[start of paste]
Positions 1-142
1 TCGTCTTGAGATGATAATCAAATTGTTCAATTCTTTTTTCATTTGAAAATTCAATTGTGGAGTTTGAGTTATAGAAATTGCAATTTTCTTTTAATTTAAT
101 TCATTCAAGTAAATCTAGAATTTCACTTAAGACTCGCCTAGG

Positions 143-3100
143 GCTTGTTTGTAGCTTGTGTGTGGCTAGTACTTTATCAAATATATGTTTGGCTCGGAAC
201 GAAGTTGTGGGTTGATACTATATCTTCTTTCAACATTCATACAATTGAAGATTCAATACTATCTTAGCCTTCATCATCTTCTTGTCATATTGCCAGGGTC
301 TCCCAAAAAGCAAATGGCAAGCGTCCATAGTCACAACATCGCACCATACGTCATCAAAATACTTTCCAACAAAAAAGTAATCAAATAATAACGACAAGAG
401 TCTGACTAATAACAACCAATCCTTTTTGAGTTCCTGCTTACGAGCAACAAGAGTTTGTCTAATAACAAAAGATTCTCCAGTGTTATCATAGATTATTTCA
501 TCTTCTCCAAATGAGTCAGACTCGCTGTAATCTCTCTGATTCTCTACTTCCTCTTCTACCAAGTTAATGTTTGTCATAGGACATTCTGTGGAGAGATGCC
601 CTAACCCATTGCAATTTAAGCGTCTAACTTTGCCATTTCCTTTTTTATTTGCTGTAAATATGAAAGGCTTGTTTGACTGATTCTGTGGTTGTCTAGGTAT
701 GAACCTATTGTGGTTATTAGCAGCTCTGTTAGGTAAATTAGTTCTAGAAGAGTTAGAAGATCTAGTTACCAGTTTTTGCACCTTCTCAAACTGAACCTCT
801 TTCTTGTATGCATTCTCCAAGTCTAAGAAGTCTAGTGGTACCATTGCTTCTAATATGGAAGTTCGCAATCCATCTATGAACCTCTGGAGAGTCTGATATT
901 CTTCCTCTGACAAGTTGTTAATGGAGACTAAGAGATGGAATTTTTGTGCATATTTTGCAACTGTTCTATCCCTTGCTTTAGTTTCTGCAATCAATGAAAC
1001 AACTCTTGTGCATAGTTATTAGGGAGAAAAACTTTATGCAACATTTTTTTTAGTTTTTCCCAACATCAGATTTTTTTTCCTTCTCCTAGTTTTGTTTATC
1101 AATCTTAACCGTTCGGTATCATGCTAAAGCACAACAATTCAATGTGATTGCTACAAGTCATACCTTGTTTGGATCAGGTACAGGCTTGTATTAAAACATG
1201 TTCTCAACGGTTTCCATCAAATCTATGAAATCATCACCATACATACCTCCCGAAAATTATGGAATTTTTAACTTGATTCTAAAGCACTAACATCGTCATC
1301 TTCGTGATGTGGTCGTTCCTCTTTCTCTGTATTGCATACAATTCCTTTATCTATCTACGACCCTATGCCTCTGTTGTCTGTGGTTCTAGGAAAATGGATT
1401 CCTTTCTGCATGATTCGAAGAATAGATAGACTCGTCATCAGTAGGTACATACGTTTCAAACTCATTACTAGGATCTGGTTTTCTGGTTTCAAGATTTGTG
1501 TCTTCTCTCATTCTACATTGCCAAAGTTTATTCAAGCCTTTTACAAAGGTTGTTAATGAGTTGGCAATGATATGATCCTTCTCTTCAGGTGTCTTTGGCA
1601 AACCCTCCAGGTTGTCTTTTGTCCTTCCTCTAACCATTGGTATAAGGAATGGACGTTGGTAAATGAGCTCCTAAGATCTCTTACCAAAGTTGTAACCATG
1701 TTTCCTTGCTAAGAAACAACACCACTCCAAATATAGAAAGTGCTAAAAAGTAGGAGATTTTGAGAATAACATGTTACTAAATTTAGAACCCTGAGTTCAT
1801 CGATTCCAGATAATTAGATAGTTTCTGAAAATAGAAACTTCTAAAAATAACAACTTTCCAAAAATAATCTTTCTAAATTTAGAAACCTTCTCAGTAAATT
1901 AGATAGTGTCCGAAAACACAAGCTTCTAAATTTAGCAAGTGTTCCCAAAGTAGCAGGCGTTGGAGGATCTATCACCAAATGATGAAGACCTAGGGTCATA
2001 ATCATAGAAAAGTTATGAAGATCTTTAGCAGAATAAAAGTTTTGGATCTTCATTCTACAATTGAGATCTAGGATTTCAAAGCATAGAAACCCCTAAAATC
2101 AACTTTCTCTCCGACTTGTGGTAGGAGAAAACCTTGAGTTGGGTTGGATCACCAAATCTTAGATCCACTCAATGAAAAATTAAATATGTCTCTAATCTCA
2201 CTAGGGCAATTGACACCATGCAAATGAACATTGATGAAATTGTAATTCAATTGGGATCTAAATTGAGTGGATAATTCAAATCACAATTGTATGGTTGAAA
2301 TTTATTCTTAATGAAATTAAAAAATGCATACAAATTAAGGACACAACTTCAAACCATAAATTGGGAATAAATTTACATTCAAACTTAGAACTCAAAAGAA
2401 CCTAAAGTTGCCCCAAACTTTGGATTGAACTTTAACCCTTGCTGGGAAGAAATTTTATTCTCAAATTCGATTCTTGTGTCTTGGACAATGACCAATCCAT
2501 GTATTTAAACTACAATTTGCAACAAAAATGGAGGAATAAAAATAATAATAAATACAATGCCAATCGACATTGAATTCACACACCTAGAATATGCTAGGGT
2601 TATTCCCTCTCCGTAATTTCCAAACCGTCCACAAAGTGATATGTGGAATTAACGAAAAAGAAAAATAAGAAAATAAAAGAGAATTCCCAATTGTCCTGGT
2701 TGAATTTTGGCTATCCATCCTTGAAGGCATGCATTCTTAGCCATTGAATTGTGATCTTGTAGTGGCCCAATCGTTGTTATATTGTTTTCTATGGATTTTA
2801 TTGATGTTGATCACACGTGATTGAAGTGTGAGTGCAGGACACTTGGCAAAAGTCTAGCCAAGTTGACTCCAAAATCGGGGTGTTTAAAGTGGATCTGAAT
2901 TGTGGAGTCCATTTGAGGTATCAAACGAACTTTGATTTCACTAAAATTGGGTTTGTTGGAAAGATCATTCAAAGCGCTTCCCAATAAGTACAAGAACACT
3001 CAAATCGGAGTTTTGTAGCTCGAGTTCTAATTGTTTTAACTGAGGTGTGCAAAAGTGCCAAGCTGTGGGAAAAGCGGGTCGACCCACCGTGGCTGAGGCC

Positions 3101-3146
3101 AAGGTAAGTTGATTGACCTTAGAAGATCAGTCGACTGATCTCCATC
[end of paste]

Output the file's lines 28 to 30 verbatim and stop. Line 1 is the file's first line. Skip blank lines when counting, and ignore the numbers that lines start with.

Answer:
2401 CCTAAAGTTGCCCCAAACTTTGGATTGAACTTTAACCCTTGCTGGGAAGAAATTTTATTCTCAAATTCGATTCTTGTGTCTTGGACAATGACCAATCCAT
2501 GTATTTAAACTACAATTTGCAACAAAAATGGAGGAATAAAAATAATAATAAATACAATGCCAATCGACATTGAATTCACACACCTAGAATATGCTAGGGT
2601 TATTCCCTCTCCGTAATTTCCAAACCGTCCACAAAGTGATATGTGGAATTAACGAAAAAGAAAAATAAGAAAATAAAAGAGAATTCCCAATTGTCCTGGT